Wherever there is a chore, therein lies a service providing, money making opportunity –or conversely, a chance to save money doing it yourself. Plumbing, painting, cooking, cutting grass, hanging Christmas lights –the list goes on. People who hire out their shopping, well, I don’t understand those people (but would love to meet them –who’s hiring?)
Right now, the full potential of the professional moving industry is crystal clear: I’m drowning in boxes. And in paper. And in anxiety concerning the things in the boxes staying in one piece, respectively, 834 miles to Texas.
Bliss would be leaving, returning, and finding all my valuables clad in bubble wrap and stowed securely in cardboard boxes stacked ceiling high. Unfortunately, my control-issues would probably never let that happen (or maybe just my lack of funds. Details.)
So here I sit, a non-professional mover moving DIY with very little experience and a stack of old papers and a tape dispenser. I don’t believe my insights would be worth much, so that’s not what the meat of this post is about. I’m not experienced and smart yet at moving, but I’m smart enough to ask smart people who do have a lot more experience to share the most wise or creative emotional and/or logistical advice they could.
(Names removed to protect the innocent.)
“In the past 13 years, I have moved 13 times. You read that correctly. I’m not smart, apparently.
My biggest piece of advice goes something like this: Throw stuff away.
If, while you’re packing, you find things you haven’t looked at/used/needed in 6 months or more, throw them away. If you’re packing things, and whilst wondering how to protect an item, you realize it would be a relief if it broke, throw it away. If you’re holding onto something because it was a wedding gift, and the person who gave it to you might come around 6 Christmases from now, throw it away.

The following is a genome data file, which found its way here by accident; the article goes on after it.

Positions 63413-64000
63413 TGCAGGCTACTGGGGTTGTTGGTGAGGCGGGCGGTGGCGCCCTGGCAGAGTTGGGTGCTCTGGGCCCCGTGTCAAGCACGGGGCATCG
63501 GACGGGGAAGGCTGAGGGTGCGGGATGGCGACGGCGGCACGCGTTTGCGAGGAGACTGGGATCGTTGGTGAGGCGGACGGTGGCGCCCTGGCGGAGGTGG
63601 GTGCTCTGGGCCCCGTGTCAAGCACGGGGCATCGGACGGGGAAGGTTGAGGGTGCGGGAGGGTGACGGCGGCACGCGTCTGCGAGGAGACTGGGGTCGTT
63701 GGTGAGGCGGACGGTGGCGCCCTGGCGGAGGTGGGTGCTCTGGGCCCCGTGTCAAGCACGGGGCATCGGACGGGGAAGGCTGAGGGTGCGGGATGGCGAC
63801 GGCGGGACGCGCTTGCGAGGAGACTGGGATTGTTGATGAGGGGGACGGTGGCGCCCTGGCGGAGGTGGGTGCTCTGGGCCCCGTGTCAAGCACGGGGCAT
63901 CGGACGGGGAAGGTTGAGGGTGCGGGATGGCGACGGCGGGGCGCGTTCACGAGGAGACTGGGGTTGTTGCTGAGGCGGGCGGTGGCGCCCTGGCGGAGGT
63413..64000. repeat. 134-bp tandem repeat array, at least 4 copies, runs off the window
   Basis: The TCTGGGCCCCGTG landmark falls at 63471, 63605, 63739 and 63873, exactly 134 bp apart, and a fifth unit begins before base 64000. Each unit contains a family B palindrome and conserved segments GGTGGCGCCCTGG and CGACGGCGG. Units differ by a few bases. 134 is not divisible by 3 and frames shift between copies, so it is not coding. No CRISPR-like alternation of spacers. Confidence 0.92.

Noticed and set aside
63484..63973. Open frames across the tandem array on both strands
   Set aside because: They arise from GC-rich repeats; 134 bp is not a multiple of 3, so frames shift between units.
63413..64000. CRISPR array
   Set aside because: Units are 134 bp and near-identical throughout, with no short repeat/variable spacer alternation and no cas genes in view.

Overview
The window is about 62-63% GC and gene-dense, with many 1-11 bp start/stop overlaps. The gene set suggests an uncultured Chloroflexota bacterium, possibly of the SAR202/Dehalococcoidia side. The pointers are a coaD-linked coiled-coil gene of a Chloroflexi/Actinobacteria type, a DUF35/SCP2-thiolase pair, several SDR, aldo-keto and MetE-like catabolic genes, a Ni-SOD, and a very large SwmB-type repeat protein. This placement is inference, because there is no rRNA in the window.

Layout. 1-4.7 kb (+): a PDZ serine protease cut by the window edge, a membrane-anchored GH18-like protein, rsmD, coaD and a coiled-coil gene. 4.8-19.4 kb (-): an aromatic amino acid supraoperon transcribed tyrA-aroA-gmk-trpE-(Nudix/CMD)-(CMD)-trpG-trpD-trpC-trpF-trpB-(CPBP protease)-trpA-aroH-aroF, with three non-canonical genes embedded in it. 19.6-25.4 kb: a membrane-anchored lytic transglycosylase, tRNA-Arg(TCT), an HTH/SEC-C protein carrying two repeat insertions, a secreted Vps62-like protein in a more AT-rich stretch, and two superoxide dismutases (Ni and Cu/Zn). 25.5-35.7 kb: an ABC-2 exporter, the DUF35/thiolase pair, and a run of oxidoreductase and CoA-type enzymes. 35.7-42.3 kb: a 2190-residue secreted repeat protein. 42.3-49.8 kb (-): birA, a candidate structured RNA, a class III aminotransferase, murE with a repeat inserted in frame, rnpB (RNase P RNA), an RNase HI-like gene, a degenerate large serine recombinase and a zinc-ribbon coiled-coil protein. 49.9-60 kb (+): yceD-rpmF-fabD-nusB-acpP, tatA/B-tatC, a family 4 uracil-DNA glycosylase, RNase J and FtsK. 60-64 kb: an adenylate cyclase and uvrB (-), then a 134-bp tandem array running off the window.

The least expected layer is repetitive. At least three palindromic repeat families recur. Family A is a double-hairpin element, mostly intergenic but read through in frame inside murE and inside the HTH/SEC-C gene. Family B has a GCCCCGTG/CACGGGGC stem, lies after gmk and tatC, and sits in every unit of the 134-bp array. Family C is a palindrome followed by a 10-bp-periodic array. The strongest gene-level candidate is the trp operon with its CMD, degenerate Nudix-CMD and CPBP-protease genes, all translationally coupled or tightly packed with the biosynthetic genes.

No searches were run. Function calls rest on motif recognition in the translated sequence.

Why wouldn’t I say donate stuff or give stuff away? Because I’ve got a corner in my garage full of clothes in boxes that say ‘Donation’ on the outside, and I haven’t donated one bit of it. It’s not selfishness or a lack of empathy, I just never think about it. You won’t either. Throw that crap away!”
“Use regular trash bags (the flex kind so hangers don’t poke holes in the bag), cut a little hole in the middle of the bottom of the bag, then pull about 10-15 hangers through the hole. Pull the trash bag down and around your clothes and tie the strings of the trash bag…TA-DA!! Homemade garment bags that make moving even the biggest of closets easy and efficient.” (I got this one twice. The first time, I felt amazed. Like, what a freaking simple and cool idea. The second time, I felt super dumb. Am I the only one left still stuffing clothes in boxes? Not anymore!)
“Keep in mind the way your new place is laid out so you know how to pack your moving truck. Pack your front of the house things like living room and kitchen first and your back of the house things like bedrooms or office last. This way when you unpack the truck you are working from the back of the house forward.”
“I think my biggest moving tip is to label your boxes to make it easier to find stuff later.”
“It’s so much cheaper to pack breakables in plastic Saran Wrap instead of paper or bubble wrap. The plastic sticks and adds cushion. It’s a pain unpacking when you get there, but everything is in one piece for a fraction of the cost.”
“I don’t really have any moving advice, but this scripture really helped me: Do not be anxious about anything, but in every situation, by prayer and petition, with thanksgiving, present your requests to God. And the peace of God, which transcends all understanding, will guard your hearts and your minds in Christ Jesus. (Philippians 4:6-7 NIV) I just kept meditating on ‘peace which transcends all understanding.'”
Have anything to add? I’d love to hear it -comment below or by clicking the little thought bubble near the title!